2018-07-12 / Front Page

COME SAIL AWAY WITH ME

New center offers voyages, lessons for all ages, levels
BY RYAN GIBBS


Instructor Evan Swain and student Hailey Haberman, 14, hoist the mainsail Tuesday during a lesson at the East Ferry docks. PHOTO BY ANDREA VON HOHENLEITEN Instructor Evan Swain and student Hailey Haberman, 14, hoist the mainsail Tuesday during a lesson at the East Ferry docks. PHOTO BY ANDREA VON HOHENLEITEN In the same season that welcomed a nautically themed gift shop to East Ferry, a second storefront with aquatic aspirations is open for business.

While All Ashore Cottage Outfitters is focused on the aesthetics, the New England Sailing Center is committed to grooming the next generation of boaters.

Both businesses operate from 47 Conancius Ave. The sailing center, owned by Gina DeVivo, opened its doors in mid-May following its relocation from downtown Newport.

“The first day we moved into our office, at least 20 people popped their head in to say hi,” DeVivo said. “Never once did I get that in Newport.”

Although tourists are the foundation of her customer base, DeVivo said it’s important to connect with the year-round residents. Her business had trouble forming that intimate relationship across the East Passage.


Students, like Matthew Watts and Maria Belenikina, learn the ropes from instructor Evan Swain in the classroom before they set sail on the sea. PHOTO BY ANDREA VON HOHENLEITEN Students, like Matthew Watts and Maria Belenikina, learn the ropes from instructor Evan Swain in the classroom before they set sail on the sea. PHOTO BY ANDREA VON HOHENLEITEN “We love Newport Harbor, but it just never really felt like we were connecting with the community there, which is important to us,” she said.

The sailing center offers basic lessons for landlubbers looking to get their feet wet while providing chartered excursions for students comfortable with the ABCs of boating. The fleet of skippered yachts takes customers along Rhode Island Sound, from Block Island to Martha’s Vineyard to Cuttyhunk. Longer voyages, such as Nantucket, are reserved for advanced students.

When DeVivo decided to relocate, she picked Conanicus Avenue because the company’s four yachts are homeported across the street at Conanicut Marine. She can see the fleet from her office.

“You can just walk across the street to get onto the boats,” she said. “Everything’s right there. It’s an ideal location for foot traffic. It’s very visible.”

The New England Sailing Center opened in April 2015 at Long Wharf. After two years there, DeVivo moved to Gurney’s Marina on Goat Island for the 2017 season. Conanicut Island is her third location.

Before founding this venture, DeVivo co-operated Swain Sailing School in Tortola, British Virgin Islands, for 17 years. She opened a branch of that company in Portsmouth in 2008, relocating to Waites Wharf two years later. The New England Sailing Center was spun off from the Swain business.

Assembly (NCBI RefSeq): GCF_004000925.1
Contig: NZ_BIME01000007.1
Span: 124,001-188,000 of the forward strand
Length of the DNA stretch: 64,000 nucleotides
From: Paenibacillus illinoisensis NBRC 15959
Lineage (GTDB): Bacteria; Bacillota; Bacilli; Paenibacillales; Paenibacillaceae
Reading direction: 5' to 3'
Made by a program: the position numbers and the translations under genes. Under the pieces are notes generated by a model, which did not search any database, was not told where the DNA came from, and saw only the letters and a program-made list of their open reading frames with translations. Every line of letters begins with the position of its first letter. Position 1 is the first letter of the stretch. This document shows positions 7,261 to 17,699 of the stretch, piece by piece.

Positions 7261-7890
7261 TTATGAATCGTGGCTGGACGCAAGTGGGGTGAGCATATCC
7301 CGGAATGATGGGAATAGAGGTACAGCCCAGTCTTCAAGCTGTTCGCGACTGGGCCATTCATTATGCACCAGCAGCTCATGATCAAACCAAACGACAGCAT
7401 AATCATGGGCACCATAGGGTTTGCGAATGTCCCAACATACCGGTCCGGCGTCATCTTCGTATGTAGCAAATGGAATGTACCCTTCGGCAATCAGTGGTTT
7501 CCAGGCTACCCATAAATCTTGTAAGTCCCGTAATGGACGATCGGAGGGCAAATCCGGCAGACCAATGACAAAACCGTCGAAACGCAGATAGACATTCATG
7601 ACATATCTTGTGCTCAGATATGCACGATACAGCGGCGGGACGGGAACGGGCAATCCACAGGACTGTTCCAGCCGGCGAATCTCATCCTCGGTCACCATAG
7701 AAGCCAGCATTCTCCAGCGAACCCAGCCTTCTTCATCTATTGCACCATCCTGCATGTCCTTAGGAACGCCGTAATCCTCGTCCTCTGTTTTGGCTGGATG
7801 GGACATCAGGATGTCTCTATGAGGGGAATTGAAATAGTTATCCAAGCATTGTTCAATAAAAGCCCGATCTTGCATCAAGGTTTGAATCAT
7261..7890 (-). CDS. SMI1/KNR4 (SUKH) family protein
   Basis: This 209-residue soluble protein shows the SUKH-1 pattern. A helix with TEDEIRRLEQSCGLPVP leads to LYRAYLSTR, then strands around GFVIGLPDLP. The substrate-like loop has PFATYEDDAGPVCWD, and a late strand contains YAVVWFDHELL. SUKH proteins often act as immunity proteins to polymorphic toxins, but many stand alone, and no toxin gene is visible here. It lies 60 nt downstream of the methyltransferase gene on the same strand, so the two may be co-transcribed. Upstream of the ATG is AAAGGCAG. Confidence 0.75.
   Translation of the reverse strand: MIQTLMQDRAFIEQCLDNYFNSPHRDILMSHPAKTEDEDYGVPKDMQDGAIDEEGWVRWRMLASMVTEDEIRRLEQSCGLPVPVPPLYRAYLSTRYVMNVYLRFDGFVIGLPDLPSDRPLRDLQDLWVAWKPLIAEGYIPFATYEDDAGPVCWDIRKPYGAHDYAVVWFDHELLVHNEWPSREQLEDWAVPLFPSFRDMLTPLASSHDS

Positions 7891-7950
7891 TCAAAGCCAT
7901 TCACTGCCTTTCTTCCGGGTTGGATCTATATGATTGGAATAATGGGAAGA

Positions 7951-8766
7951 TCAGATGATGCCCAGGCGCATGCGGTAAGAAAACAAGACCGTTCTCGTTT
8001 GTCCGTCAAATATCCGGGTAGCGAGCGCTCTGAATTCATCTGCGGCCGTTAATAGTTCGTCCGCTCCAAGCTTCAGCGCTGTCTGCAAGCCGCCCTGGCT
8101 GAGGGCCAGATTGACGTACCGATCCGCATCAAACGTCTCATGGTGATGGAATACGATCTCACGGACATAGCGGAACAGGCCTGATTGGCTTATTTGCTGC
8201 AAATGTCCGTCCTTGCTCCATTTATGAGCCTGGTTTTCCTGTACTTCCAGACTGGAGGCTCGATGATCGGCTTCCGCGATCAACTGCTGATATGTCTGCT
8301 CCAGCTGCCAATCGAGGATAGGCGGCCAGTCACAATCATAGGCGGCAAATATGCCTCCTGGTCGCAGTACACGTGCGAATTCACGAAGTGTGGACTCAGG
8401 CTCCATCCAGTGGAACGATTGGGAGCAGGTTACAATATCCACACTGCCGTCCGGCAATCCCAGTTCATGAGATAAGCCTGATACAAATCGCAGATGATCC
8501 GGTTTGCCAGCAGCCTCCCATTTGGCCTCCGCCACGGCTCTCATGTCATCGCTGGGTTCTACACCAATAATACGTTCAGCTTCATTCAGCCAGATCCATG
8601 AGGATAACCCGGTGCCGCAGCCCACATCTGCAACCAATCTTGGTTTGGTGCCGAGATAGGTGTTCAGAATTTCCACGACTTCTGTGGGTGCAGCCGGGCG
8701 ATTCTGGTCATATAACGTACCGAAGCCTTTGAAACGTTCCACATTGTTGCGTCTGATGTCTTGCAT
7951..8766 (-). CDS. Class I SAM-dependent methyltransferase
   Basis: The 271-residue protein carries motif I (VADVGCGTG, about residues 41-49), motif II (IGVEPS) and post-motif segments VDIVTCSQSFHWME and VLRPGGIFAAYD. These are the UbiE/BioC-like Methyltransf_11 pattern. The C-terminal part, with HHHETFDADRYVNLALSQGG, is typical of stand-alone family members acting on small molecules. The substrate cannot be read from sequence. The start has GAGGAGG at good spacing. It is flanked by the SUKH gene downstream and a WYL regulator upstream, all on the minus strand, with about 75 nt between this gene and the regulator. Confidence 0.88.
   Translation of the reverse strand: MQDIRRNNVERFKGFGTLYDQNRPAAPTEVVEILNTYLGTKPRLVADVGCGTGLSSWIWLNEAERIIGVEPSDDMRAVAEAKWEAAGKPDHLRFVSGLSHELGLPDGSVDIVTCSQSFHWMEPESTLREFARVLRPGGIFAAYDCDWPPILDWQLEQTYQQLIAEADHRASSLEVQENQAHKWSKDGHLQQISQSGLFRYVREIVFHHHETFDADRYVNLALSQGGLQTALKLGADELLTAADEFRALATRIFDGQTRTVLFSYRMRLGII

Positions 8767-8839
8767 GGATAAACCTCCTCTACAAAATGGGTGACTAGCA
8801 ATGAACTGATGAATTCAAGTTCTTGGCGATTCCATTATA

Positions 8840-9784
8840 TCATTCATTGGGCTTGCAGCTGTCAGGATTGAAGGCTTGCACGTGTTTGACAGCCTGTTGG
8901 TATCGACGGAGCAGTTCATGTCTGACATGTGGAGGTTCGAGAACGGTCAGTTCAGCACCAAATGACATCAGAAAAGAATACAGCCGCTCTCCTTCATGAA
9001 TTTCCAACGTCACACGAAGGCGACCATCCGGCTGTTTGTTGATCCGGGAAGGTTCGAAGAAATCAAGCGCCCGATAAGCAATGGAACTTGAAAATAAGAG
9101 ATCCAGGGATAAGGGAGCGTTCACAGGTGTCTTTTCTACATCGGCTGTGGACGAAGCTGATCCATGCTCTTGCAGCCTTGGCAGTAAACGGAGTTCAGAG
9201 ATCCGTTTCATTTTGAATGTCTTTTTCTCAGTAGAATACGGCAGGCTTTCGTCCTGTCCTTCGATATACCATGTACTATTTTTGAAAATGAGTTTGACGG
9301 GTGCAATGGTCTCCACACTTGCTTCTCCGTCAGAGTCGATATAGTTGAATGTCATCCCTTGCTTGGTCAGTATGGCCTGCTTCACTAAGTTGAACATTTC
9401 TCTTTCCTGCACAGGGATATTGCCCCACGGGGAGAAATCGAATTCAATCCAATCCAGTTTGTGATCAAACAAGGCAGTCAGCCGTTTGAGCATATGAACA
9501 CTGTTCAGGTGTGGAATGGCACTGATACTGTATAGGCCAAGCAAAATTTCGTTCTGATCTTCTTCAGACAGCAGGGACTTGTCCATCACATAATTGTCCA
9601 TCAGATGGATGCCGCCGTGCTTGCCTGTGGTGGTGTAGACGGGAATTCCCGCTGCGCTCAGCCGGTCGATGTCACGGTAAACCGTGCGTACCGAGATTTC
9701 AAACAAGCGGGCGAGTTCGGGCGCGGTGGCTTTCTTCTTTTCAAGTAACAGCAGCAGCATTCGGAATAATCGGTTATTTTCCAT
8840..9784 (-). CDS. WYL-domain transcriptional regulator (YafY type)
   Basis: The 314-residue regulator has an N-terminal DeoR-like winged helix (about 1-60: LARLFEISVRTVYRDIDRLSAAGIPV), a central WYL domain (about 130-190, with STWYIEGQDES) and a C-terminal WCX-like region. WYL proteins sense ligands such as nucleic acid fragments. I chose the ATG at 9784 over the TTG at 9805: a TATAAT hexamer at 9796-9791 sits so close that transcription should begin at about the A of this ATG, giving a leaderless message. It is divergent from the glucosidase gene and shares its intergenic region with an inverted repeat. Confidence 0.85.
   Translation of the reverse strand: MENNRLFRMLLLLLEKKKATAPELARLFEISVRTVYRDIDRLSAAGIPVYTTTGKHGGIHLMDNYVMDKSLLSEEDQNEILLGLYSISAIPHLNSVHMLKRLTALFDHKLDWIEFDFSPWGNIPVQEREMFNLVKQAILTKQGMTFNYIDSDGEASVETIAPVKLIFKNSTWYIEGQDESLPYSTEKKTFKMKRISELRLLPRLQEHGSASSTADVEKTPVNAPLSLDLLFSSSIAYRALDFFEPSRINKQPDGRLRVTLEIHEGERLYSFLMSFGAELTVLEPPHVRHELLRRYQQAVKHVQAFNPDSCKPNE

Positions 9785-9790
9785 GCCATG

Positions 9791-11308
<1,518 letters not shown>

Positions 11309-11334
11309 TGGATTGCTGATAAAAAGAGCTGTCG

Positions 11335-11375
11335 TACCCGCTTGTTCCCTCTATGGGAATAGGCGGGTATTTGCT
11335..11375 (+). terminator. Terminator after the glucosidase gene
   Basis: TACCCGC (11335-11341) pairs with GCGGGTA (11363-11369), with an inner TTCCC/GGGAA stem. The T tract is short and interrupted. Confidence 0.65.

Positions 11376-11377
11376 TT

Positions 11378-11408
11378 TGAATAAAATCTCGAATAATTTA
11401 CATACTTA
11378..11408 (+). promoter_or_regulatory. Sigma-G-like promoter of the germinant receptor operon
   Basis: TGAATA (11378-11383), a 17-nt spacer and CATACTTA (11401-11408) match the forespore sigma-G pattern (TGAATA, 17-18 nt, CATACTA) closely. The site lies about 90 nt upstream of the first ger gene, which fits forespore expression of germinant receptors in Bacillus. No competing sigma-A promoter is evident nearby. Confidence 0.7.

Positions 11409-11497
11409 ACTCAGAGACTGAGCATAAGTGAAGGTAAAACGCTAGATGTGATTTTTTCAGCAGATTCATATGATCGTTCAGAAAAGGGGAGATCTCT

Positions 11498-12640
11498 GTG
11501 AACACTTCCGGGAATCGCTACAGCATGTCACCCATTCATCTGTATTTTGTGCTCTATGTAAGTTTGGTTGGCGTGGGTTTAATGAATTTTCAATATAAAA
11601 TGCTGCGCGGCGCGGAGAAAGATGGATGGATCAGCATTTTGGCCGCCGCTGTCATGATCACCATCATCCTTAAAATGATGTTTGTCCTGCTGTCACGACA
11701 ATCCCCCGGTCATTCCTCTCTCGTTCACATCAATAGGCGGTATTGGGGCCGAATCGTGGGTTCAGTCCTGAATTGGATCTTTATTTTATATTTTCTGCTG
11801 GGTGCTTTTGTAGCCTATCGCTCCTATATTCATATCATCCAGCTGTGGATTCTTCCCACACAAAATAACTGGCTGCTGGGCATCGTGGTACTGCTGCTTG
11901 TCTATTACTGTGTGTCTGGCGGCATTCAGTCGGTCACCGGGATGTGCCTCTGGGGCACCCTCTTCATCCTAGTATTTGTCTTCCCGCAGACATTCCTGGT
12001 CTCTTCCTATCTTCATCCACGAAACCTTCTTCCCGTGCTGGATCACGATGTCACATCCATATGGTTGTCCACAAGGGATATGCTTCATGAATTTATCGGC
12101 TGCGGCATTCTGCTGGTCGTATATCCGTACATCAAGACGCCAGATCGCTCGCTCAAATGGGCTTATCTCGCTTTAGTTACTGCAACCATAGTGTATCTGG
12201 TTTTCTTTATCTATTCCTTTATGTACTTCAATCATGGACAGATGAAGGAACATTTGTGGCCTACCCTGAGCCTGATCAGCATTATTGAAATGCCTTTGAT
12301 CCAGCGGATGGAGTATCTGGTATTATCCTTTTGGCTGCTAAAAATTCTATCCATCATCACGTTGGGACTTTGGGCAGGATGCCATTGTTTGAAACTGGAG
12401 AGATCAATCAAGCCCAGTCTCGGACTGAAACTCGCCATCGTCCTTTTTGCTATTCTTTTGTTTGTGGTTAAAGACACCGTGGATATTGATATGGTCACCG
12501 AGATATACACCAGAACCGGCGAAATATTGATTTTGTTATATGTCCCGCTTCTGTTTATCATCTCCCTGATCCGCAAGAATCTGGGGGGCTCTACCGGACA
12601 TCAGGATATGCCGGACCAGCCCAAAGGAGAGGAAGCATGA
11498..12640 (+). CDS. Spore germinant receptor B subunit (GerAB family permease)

A native of Massachusetts, DeVivo began sailing 24 years ago while living in the Caribbean. That hobby, however, turned into her livelihood.

“I fell in love with the sport,” she said. “It went from there.”

DeVivo administered a doctorate program in biophysics at Harvard Medical School before moving to the British Virgin Islands and working for Swain. When she returned stateside, she decided to continue sailing instead of reverting back to academia. Looking for the perfect place to start her sailing company, she chose Narragansett Bay.

“I didn’t want to go to Florida or any other part of the country,” she said. “Rhode Island was our number-one choice. From there, we began moving closer to Jamestown.”

Although Swain and the New England Sailing Center are independent companies, DeVivo describes them as “industry partners.” When visiting the Caribbean, clients of the Rhode Island firm receive discounts from Swain.

In addition to the chartered yachts, DeVivo offers technical courses for beginner sailors. The two-day basic keelboat course is taught on the center’s J/22 sailboat. It acts as an introduction to sailing, covering topics from nautical terminology to rescue procedures for a man overboard.

“It’s all hands-on,” she said. “That will get you qualified to go to any other charter company that rents small daysailers. You are able to take one out on your own after you complete that course.”

Its cruising courses are conducted on three larger boats: a Beneteau 39, a Beneteau 43 and a Jeanneau Sun Odyssey 439. These classes are for sailors who have completed the basic courses; graduating from this advanced curriculum will internationally certify students to charter anywhere in the world, operated by any company. Aside from the classes, the center also offers courses on coastal navigation, offshore passage making and VHF radio operation.

The entire fleet can be chartered by graduates for both skippered and bareboat voyages. DeVivo, however, said sailing instruction was the initial intent of her operation.

“That was our focus for many years,” she said.

Then came demands from her students.

“Once they completed their courses, they’d ask, ‘Can we take your boats out?’ We started letting our boats be chartered. That grew into a full charter company.”

Although the sailing center opened in May, the wet weather delayed the inaugural classes until Memorial Day weekend. DeVivo said business has been good, especially with the popular keelboat course.

“We’re definitely doing more of the intro courses,” she said.

So far, customers mostly have been tourists from outside Rhode Island, but DeVivo hopes the new location attracts students from the island. The charter season is scheduled to end in mid-October, although that depends on weather and water conditions. The center also will be open through the winter offering indoor classes.

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